El Cerrito Progressives encourages resident tenant and landlords to consider applying for a temporary task force to advise the city on tenant protections. What policies can be put into place to prevent the displacement of our residents, many of whom are with limited income or fixed income and others who are of moderate income but are now reaching their limit of affordability, paying over 35%-50% of their monthly income toward rent?
In the past year members of El Cerrito Progressives canvassed neighborhoods and have spoken to renters in the threshold of their home or at our monthly Tenant Rights Clinic. An ever-growing pattern emerges of landlord/tenant scenarios.What I describe below are my observations, and I offer them as a basis for the upcoming city’s effort to discuss further tenant protections to stall off displacement of long time residents.
Long Time Landlords and Tenants of single family homes and duplex type units:
Several of my neighbors grew up in El Cerrito and live in the same house once belonging to their family. They remember a time in El Cerrito when the neighbor across the street purchased one, two and up to ten homes, then selling for $30,000 each. They remember a time when the auto garage owner purchased a handful of homes. They remember a time when houses were not the scarce commodity of the present, threatening the stability of families of low to moderate income means living in El Cerrito. But what has happened to these homes purchased decades ago by some of our own residents?
We have a class of renters who on have paid the same rent for many years, or rent with small incremental increases from their landlord. Although this is not all legacy landlords, we are documenting serious habitability issues and finding some legacy landlords reluctant to make repairs, or tenant fear that pushing for fix-its will lead to their eviction or greater rent increases. We also note that in some cases where children have taken over the property of legacy landlords, responsiveness to repairs became a problem. We recently met up with one renter who spoke up against the Rental Inspection Program run by the city. She said that in an effort to enforce code compliance, the landlord simply raised the rent to make the repair. Similar to aging homeowners who find it difficult to repaint their home or make repairs do to fixed incomes and rising costs, there are landlords who are zealous about keeping their costs at a minimum, and in turn charge less than the average 1 or 2 bedroom. Some of the long-time landlords, many of whom no longer owe a mortgage and therefore can maintain lower rents, seem reluctant to invest in their property, and the tenants who are held hostage by the aggressive rental rates, remain quiet and live in substandard housing.
Corporate Landlords/tenants in larger buildings with multiple units. Along the east side of the BART tracks and west of San Pablo Ave, from the Plaza to Del Norte, we can find larger properties. Many of the properties look to be the product of the 60’s and early 70”s, with two floors accessed by badly worn cement steps and wrought iron handrails that sway upon touch. Behind the doors live long time residents including seniors, as well as newly arrived El Cerritans, refugees of rent spikes from neighboring communities. In some units you will find immigrants speaking Spanish, Nepalese, Russian, Chinese and other languages. In some cases, entire buildings are being sold and resold. Buildings close to Del Norte BART are considered prime property and long time renters wait on pins and needles for their letters to vacate. New property management teams come to announce major renovations, oh, and of course, major rent hikes, the likes of which are resulting in the displacement of folks who have lived in the city for more than a decade.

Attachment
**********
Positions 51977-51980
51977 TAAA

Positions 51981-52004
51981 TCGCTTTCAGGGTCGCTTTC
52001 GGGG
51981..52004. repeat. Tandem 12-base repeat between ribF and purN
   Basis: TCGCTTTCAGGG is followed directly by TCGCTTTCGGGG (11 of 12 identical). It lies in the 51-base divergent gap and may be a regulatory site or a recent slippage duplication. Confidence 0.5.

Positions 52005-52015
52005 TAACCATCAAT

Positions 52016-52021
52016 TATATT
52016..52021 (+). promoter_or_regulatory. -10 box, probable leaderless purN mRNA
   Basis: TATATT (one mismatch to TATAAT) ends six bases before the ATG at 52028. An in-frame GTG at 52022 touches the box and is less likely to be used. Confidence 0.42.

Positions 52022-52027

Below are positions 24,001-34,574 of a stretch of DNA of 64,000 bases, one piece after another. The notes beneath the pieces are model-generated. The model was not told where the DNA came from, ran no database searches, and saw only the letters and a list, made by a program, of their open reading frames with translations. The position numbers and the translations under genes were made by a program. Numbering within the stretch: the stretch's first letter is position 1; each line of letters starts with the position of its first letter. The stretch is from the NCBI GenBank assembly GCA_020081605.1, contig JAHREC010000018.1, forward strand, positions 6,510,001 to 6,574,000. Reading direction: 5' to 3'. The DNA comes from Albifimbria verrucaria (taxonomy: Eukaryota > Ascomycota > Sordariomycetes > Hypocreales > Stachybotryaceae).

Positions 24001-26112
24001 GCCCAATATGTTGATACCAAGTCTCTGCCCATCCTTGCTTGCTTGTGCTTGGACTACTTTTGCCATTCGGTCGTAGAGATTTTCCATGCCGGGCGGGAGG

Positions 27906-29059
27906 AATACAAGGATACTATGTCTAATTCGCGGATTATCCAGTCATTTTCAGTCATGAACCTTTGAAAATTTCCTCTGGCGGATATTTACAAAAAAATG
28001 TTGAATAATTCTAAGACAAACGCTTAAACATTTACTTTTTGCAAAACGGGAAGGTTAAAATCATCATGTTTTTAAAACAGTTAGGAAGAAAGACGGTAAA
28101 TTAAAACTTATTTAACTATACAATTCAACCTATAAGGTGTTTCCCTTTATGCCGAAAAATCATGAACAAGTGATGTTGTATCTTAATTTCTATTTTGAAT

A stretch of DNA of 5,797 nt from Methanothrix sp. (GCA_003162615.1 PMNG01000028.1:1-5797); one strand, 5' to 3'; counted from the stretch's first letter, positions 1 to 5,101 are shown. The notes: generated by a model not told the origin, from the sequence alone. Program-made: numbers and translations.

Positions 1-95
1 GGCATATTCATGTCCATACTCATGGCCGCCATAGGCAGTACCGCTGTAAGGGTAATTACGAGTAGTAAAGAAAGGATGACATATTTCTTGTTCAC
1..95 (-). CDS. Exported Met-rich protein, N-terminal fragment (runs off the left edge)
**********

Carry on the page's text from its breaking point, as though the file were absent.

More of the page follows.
The City Council of El Cerrito adopted a recommendation from the Human Relations Commission to establish a task force to study possible remedies for endangered tenants.
El Cerrito Progressives repeatedly favor an anti-gouging ordinance to cap rent increases at a reasonable rate. Although the Mayor spoke favorably to the idea, the Council lacked the votes for this type of action. A task force composed of tenants and landlords will be asked to address this idea as well as others in the next six months. Pillar B of the El Cerrito Affordable Housing Strategy adopted by Council in 2017 includes many potential measures for the Taskforce to consider and recommend for policy development, with the goal of reducing displacement. These policies include: rent stabilization, mediation, just cause for eviction, harassment protection, relocation assistance and preservation of existing affordable units when their deeded time commitment expires.
Do you have any ideas? Are you a tenant or a landlord willing to recognize the need for tenants to be protected from a percentage of irresponsible and corporate sharks who are undermining a stable community? If so, please consider applying for the task force. Information for application can be found at this link: http://el-cerrito.org/93/Boards-Commissions. See the bullet “NEW Application for Tenant Protections Task Force”. The application deadline is June 27, 2019.